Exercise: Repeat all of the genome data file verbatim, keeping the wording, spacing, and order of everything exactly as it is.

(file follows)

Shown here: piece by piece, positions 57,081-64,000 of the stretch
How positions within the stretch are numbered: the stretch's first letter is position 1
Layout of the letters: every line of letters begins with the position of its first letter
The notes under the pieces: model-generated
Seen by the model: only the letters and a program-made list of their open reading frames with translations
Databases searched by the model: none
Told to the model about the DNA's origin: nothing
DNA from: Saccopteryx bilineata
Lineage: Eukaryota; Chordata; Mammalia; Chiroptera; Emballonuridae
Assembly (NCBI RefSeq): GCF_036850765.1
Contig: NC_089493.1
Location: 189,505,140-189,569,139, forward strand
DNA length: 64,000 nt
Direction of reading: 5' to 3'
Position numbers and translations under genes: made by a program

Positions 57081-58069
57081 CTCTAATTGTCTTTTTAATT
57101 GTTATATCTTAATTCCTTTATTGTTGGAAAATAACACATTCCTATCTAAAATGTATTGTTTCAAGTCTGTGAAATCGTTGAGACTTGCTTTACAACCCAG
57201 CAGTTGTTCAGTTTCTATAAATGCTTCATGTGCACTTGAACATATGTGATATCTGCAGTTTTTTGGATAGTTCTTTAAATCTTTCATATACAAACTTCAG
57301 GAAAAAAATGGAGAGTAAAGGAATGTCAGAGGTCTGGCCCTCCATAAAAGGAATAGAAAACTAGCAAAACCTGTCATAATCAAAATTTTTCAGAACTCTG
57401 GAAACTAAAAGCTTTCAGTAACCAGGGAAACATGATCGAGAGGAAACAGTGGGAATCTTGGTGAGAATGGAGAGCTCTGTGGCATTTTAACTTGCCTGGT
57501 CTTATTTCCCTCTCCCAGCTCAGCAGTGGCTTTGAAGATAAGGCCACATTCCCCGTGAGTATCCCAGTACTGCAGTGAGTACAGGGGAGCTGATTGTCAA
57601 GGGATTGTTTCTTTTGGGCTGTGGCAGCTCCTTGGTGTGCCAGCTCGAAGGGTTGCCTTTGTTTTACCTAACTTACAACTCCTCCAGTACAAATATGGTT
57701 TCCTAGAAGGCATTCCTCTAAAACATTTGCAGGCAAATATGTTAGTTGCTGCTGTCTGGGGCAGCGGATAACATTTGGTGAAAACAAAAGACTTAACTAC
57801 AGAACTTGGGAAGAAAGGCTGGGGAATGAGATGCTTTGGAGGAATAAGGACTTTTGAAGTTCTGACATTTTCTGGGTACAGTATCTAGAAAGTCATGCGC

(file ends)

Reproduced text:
Shown here: piece by piece, positions 57,081-64,000 of the stretch
How positions within the stretch are numbered: the stretch's first letter is position 1
Layout of the letters: every line of letters begins with the position of its first letter
The notes under the pieces: model-generated
Seen by the model: only the letters and a program-made list of their open reading frames with translations
Databases searched by the model: none
Told to the model about the DNA's origin: nothing
DNA from: Saccopteryx bilineata
Lineage: Eukaryota; Chordata; Mammalia; Chiroptera; Emballonuridae
Assembly (NCBI RefSeq): GCF_036850765.1
Contig: NC_089493.1
Location: 189,505,140-189,569,139, forward strand
DNA length: 64,000 nt
Direction of reading: 5' to 3'
Position numbers and translations under genes: made by a program

Positions 57081-58069
57081 CTCTAATTGTCTTTTTAATT
57101 GTTATATCTTAATTCCTTTATTGTTGGAAAATAACACATTCCTATCTAAAATGTATTGTTTCAAGTCTGTGAAATCGTTGAGACTTGCTTTACAACCCAG
57201 CAGTTGTTCAGTTTCTATAAATGCTTCATGTGCACTTGAACATATGTGATATCTGCAGTTTTTTGGATAGTTCTTTAAATCTTTCATATACAAACTTCAG
57301 GAAAAAAATGGAGAGTAAAGGAATGTCAGAGGTCTGGCCCTCCATAAAAGGAATAGAAAACTAGCAAAACCTGTCATAATCAAAATTTTTCAGAACTCTG
57401 GAAACTAAAAGCTTTCAGTAACCAGGGAAACATGATCGAGAGGAAACAGTGGGAATCTTGGTGAGAATGGAGAGCTCTGTGGCATTTTAACTTGCCTGGT
57501 CTTATTTCCCTCTCCCAGCTCAGCAGTGGCTTTGAAGATAAGGCCACATTCCCCGTGAGTATCCCAGTACTGCAGTGAGTACAGGGGAGCTGATTGTCAA
57601 GGGATTGTTTCTTTTGGGCTGTGGCAGCTCCTTGGTGTGCCAGCTCGAAGGGTTGCCTTTGTTTTACCTAACTTACAACTCCTCCAGTACAAATATGGTT
57701 TCCTAGAAGGCATTCCTCTAAAACATTTGCAGGCAAATATGTTAGTTGCTGCTGTCTGGGGCAGCGGATAACATTTGGTGAAAACAAAAGACTTAACTAC
57801 AGAACTTGGGAAGAAAGGCTGGGGAATGAGATGCTTTGGAGGAATAAGGACTTTTGAAGTTCTGACATTTTCTGGGTACAGTATCTAGAAAGTCATGCGC